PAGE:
Just in time for Camp NaNoWriMo, I have a handy dandy
sort of helpful(??) guide survival guide. Prepare to be amazed!
Look At All That You Must Accomplish… AKA Panic
After you have sufficiently been overwhelmed, move onto step two. It gets better from here.
Sort Out Your Priorities.
Look at what you need to get done that day, and please, look at it realistically. Factor in snack breaks and
inevitable probable procrastination. Know your limits. Do not think things like “I can do five math lessons in an hour and then figure out that one plot hole in ten minutes.”
That. Will. Not. Happen. Realistically.
Trust me, I tried.
Start On The First Thing.
You’re laughing, aren’t you? “Wow, Ruby, I had no idea I was supposed to start. Thanks for adding that to the list.” You’d be surprised at how many projects are never finished because they were never actually started because the person got too lazy and procrastinated.
The beginning is the hardest part of any project.
The middle and the end are beasts as well.
Make yourself begin. Whether it’s googling that math formula that you need to memorize, writing the first sentence of a book, or finishing that latin homework you forgot about over spring break.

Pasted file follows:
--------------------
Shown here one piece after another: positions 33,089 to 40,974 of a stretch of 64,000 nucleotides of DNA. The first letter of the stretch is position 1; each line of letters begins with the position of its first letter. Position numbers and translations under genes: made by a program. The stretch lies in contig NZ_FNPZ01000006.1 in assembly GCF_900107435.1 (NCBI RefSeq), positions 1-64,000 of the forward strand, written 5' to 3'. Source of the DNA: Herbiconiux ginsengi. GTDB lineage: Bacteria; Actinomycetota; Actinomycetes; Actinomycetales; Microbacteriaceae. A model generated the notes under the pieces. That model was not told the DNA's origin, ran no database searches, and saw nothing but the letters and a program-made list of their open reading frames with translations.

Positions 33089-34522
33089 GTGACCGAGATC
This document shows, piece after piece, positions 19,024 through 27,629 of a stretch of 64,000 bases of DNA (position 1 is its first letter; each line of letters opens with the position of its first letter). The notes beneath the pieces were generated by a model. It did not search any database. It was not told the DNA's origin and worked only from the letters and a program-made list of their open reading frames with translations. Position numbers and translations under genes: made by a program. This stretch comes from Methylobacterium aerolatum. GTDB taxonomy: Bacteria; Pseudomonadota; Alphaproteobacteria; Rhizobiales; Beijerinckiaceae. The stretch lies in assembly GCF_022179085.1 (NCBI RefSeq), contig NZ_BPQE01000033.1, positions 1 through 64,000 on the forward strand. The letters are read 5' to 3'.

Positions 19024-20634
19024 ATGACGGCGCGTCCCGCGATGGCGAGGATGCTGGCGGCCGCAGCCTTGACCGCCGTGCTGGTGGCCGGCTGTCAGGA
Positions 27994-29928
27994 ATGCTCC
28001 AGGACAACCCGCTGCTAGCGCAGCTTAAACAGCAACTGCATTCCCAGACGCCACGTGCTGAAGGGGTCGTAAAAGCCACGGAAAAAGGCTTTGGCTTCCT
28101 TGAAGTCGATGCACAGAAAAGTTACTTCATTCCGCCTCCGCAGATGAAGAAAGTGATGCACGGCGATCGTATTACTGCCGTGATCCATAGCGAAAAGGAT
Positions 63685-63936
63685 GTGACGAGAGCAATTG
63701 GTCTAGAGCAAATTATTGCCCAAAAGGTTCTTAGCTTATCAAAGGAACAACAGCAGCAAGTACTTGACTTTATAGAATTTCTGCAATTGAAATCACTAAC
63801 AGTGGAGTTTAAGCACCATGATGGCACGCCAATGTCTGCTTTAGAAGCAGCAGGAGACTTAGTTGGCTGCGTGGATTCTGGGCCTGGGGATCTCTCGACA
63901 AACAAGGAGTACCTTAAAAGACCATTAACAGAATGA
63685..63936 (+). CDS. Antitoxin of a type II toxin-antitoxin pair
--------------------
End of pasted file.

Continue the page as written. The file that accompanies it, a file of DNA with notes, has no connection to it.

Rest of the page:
Because once you begin, you feel guilty if you do not finish.
Let Yourself Have Breaks, But Not Too Many or Too Long.
See, you start out with great intentions of only having a ten minute break or a couple breaks. And then you wind up an hour or twenty breaks later explaining yourself to the pile of work that needs to be done and you look something like this man below.
And once you take too long or too many breaks, you start to crave the sun and fresh air. You want to talk to people.
Once that happens, you can’t go back to chipping away at your block of work. So do yourself a favor and limit the breaks. You can go lay in the sunshine when you’re done.
Work For The Allotted Time Period.
Once you have figured out how long you want your “work day” to be, every day, work for that entire amount of time. Plus breaks and whatnot. But don’t decide that you’re going to end earlier that day and go later the next. Do your best to have a rhythm. School and writing can be juggled
chaotically, but still juggled. You’ve got this!
Once The Work Is Done, We Don’t Think About Work.
The work is done. It does not matter anymore. Work has no hold on us. We are free. Free as a bird.
Until tomorrow morning.
All joking aside, this is actually very important. Placing what you must do tomorrow out of your mind once you can do no more is actually healthy. You stress less, you can relax more, and you can get more done if there is an end in sight.
Hope this was able to help those of you writers who were frantically looking for this guide. I got your back. 😉